July 8th, 2022
One of the most unfortunate afflictions of old age is Alzheimer’s Disease, a form of advanced dementia that affects approximately 1 in 9 people over the age of 65. While certainly a scary topic, having a clear understanding of what it is (and isn’t), how to prevent it, and when necessary, how to treat it will help ensure the best possible outcomes.
“We fear what we do not understand and that often leads to avoiding conversations about this particular topic”, states Dr. Raymond Suarez, Medical Director of the St. Joseph Hospital Senior Behavioral Health Unit (SBHU). “And while there are no ‘cures’ for cognitive decline, early intervention can lead to improved outcomes including slowing down the progression of the illness.”
If Alzheimer’s/Dementia runs in your family, or if you have concerns about yourself or a love one, below are 4 ways you can improve your chances of preventing or at least slowing down the disease.
Eating well reduces the risk of diabetes, heart disease, and stroke. High blood pressure often leads to vascular damage, a common observation in dementia patients. Seniors should avoid excesses of the following:
Many health professionals recommend a diet regimen known as the Mediterranean diet, which includes the following:
At St. Joseph Hospital, our providers often recommend 30 minutes of moderately vigorous aerobic exercise, three to four days per week for adults. Depending on your current level of fitness or physical limitations, these activities could involve:
Seniors are at a high risk for developing depression, especially if they suffer from grief, loneliness, or isolation. Our providers recommend building a support network, which may include:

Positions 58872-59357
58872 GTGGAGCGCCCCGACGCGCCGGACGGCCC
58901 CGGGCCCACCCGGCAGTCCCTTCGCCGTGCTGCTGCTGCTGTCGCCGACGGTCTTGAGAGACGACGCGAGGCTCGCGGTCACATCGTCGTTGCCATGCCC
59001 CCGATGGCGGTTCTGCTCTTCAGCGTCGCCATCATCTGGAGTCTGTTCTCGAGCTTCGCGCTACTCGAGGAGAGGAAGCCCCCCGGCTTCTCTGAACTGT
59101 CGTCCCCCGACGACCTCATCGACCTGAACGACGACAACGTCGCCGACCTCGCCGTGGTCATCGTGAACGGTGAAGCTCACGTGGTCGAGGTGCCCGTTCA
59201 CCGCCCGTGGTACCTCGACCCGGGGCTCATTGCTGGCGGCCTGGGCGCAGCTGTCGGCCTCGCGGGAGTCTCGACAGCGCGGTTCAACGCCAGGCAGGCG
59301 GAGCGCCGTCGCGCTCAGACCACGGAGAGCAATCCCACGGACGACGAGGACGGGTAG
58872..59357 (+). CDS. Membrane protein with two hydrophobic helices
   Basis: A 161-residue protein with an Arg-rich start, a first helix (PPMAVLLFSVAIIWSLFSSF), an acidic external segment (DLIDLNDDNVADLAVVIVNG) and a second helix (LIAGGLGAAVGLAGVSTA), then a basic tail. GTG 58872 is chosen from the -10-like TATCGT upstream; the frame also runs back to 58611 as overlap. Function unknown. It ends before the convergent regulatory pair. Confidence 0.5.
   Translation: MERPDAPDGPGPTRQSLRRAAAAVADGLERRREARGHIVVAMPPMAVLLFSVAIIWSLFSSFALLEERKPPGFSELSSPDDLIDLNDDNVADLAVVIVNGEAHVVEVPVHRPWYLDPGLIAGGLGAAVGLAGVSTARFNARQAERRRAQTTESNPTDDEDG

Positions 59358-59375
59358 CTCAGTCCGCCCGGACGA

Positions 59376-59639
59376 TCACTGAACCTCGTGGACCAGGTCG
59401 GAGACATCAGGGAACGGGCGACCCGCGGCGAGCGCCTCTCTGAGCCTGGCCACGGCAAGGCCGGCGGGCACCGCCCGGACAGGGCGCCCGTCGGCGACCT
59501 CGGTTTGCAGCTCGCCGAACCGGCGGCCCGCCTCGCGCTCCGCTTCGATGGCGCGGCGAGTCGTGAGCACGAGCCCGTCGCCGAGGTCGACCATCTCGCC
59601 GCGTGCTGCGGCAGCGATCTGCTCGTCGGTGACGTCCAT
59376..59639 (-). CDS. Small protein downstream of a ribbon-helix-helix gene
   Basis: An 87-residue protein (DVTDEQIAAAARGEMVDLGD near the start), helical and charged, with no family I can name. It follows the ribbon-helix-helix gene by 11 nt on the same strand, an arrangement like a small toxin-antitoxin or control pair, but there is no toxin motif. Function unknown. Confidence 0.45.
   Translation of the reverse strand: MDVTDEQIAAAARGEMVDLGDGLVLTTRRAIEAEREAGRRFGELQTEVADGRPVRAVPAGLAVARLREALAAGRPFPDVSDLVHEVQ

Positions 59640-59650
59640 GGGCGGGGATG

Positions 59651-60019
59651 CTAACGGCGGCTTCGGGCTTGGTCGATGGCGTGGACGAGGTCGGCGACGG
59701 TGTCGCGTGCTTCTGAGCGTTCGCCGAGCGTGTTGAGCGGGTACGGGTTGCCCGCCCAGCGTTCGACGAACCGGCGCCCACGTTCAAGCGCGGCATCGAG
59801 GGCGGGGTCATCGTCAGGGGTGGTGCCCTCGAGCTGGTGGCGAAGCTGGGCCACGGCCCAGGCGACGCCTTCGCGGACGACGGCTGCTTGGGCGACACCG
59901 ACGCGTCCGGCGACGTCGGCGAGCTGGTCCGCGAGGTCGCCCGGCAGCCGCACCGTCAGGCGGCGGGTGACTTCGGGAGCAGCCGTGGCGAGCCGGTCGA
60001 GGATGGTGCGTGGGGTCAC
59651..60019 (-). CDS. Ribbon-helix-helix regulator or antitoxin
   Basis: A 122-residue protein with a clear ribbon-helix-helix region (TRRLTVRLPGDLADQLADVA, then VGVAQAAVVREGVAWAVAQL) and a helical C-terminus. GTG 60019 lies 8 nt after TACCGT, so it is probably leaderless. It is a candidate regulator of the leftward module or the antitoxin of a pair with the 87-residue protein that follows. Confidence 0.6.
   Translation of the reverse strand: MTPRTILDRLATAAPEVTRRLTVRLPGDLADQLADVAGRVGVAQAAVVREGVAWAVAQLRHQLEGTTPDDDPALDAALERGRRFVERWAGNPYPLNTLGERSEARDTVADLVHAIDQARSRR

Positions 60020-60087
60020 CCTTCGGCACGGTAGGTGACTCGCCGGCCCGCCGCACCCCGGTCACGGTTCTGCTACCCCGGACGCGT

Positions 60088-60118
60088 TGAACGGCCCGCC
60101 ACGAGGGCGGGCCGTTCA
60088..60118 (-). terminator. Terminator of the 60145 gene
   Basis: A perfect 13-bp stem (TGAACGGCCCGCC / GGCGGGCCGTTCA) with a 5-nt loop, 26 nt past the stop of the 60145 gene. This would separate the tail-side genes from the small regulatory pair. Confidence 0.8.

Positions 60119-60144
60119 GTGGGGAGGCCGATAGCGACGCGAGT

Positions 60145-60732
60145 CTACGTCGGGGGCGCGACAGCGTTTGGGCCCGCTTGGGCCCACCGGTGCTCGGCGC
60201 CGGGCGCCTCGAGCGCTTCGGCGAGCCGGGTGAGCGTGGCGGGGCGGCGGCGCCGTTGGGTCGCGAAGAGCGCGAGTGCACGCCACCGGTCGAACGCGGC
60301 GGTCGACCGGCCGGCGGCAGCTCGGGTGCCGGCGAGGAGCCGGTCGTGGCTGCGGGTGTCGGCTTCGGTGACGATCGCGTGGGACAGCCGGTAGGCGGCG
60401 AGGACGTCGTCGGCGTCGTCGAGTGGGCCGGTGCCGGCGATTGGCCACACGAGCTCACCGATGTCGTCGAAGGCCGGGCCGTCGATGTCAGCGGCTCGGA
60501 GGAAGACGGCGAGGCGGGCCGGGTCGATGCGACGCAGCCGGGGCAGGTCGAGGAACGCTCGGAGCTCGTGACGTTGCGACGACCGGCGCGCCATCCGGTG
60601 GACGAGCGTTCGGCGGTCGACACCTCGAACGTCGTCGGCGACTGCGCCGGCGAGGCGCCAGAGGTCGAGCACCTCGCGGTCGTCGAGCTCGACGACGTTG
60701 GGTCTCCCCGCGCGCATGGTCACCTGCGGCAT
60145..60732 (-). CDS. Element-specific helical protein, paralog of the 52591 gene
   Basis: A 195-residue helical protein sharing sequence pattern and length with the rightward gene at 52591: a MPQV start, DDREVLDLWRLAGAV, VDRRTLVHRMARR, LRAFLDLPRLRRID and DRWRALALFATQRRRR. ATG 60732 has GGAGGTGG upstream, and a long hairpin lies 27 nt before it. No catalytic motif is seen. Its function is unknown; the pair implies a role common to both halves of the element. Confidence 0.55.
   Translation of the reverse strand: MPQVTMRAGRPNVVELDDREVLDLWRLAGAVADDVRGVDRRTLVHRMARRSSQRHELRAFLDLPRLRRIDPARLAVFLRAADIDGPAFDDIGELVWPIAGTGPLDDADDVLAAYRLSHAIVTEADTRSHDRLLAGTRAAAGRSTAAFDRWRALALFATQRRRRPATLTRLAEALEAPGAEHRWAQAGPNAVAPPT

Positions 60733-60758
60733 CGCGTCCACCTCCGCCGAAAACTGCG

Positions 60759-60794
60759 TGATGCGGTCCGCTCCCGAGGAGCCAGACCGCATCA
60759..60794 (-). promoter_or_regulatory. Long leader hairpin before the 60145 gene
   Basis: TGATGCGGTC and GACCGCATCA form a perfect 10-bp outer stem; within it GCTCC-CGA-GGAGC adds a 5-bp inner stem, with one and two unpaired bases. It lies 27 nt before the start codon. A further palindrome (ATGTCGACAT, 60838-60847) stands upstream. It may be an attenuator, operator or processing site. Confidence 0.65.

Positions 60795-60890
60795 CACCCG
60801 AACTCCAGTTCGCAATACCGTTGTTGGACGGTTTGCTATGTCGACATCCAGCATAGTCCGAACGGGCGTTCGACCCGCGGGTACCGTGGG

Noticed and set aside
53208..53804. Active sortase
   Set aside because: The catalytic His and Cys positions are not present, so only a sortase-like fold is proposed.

According to Dr. Suarez, “Psychological stress, anxiety, and depression can lead to a ‘pseudodementia’ or ‘false dementia’. When somebody is extremely stressed, anxious, or depressed, their cognitive ability can decline, but this is reversible when the underlying cause is treatable.”
One of the early warning signs of dementia is frequent and/or severe memory loss, such as not being able to remember how to drive a car or recall names of relatives. Stimulating the brain can keep an individual’s cognitive abilities from decline. Some examples of good brain exercises for seniors are:
Dementia/Alzheimer’s Disease is a topic that people prefer to not speak about. However, by having an open and honest conversation with your healthcare provider early on, they can do a quick and easy screening for cognitive decline. If cognitive decline is found, there are medications that can be started as early as possible. These medications cannot reverse any damage, however, they can lead to a decrease in the progression so it is important to start them as early as possible.
At St. Joseph Hospital, we understand the difficulties of aging and senior care, and we are here to offer you support. For more information on our Services and Care for Older Adults, click here.